A Dark Room: A Minimalist Adventure That Will Light Up Your World

A Dark Room is a text-driven experiment in minimalism, discovery and exploration.

Article by Cassandra Khaw, .

Shadows everywhere. The cold seeps through your bones. You light the fire. You feed it branches and twigs and wood chips - anything that will burn. Embers splutter and hiss. The room begins to warm. There is nothing else that can be said or done. You stoke the fire and wait.

A text-only, browser-based title, A Dark Room stands as testament to the fact that less can most certainly be more. In the beginning, you're given nothing more than the option to stoke a nascent flame. There is no explanation as to why you're in the eponymous space or who you might be. You, the room, and the events that follow are simply part and parcel of a world that you may never ever completely understand

While the idea of repeatedly hitting a button that says 'stoke fire' and waiting for a bar to tick down may not seem immediately appealing, A Dark Room makes that initial drudgery more than amply worthwhile. At some point, a hypothermic stranger will stumble onto your fire and collapse in front of it, delirious from the cold. Once they've recovered, the game will begin in earnest.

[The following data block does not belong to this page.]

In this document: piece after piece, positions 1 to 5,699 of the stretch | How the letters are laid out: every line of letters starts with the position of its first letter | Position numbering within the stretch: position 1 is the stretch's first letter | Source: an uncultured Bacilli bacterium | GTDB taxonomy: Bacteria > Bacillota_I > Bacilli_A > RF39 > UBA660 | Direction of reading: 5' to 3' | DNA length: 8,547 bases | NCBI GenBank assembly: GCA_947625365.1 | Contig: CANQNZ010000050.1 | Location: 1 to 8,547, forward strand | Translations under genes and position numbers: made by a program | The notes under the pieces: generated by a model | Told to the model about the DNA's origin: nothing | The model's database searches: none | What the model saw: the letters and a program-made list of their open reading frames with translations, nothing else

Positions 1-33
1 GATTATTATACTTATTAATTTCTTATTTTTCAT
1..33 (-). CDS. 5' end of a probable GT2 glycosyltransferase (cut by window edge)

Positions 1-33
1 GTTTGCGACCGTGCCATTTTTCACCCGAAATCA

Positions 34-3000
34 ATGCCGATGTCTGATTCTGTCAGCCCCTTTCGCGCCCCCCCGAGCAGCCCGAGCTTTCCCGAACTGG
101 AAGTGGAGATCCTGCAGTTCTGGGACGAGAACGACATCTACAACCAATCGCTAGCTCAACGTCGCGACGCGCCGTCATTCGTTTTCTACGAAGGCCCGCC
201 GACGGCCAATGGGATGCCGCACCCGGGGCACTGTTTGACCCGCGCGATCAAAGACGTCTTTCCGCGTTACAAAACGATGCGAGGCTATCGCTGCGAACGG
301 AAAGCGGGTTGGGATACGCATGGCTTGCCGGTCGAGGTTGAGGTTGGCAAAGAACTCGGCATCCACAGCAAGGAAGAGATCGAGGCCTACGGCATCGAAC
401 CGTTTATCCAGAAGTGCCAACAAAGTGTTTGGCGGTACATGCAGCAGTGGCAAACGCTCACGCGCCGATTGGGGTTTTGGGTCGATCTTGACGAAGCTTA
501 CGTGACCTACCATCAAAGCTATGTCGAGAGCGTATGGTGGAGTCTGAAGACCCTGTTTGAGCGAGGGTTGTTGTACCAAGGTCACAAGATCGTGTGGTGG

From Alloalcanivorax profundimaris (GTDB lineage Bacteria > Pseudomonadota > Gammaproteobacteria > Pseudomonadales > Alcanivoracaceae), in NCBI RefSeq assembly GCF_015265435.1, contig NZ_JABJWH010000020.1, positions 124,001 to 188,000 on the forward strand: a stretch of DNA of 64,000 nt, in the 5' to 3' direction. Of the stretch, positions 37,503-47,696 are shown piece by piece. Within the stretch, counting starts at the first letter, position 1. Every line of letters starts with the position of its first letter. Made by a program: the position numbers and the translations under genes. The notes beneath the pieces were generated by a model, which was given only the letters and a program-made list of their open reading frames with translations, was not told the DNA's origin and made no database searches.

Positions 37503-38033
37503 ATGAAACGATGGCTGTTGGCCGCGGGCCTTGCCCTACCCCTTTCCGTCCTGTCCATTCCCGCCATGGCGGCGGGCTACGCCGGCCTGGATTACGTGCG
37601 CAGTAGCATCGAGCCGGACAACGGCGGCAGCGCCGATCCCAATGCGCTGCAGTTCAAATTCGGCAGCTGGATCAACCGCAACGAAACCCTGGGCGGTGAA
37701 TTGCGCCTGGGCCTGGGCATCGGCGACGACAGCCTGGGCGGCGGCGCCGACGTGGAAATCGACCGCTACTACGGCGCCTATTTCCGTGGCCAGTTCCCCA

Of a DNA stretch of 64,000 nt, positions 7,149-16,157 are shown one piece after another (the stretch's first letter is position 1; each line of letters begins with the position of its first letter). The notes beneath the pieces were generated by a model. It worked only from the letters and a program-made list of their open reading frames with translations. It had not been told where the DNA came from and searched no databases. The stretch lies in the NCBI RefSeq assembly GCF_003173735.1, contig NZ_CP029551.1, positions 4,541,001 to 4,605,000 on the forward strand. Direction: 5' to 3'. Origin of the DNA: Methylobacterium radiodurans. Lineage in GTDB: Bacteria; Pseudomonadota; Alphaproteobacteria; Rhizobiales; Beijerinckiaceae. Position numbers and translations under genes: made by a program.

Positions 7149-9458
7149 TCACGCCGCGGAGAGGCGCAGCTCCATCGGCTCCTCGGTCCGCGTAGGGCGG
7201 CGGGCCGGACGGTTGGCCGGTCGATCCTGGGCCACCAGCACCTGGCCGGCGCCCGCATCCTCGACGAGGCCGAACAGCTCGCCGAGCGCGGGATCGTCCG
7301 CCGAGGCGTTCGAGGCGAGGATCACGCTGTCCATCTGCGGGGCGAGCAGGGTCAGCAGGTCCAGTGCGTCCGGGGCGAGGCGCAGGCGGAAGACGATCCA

That's all you're getting out of me. Much of the appeal of A Dark Room lies in discovering exactly how it builds onto itself, growing from a repetitive set of motions into a full-fledged adventure. Inversely, as expansive as the world eventually becomes, the delivery never loses its spartan approach. Exposition is sparing. A Dark Room seems to delight in hinting and teasing at what lies behind the curtain. The controls follow a similar pattern. They never really diverge from the original formula: click on box, reap feedback.

The best part about A Dark Room is, arguably, how easily it fits into your daily routine. Unlike most games, A Dark Room demands very little outside of being assigned a tab in your browser. Whenever you want to play with it, it'll be there, quietly chugging along in the background.

A Dark Room has something that many big-budget games lack: the ability to surprise. And not in the 'agh! A video of bloody, screaming woman just popped up on my browser!' sort of way either.

Play A Dark Room.

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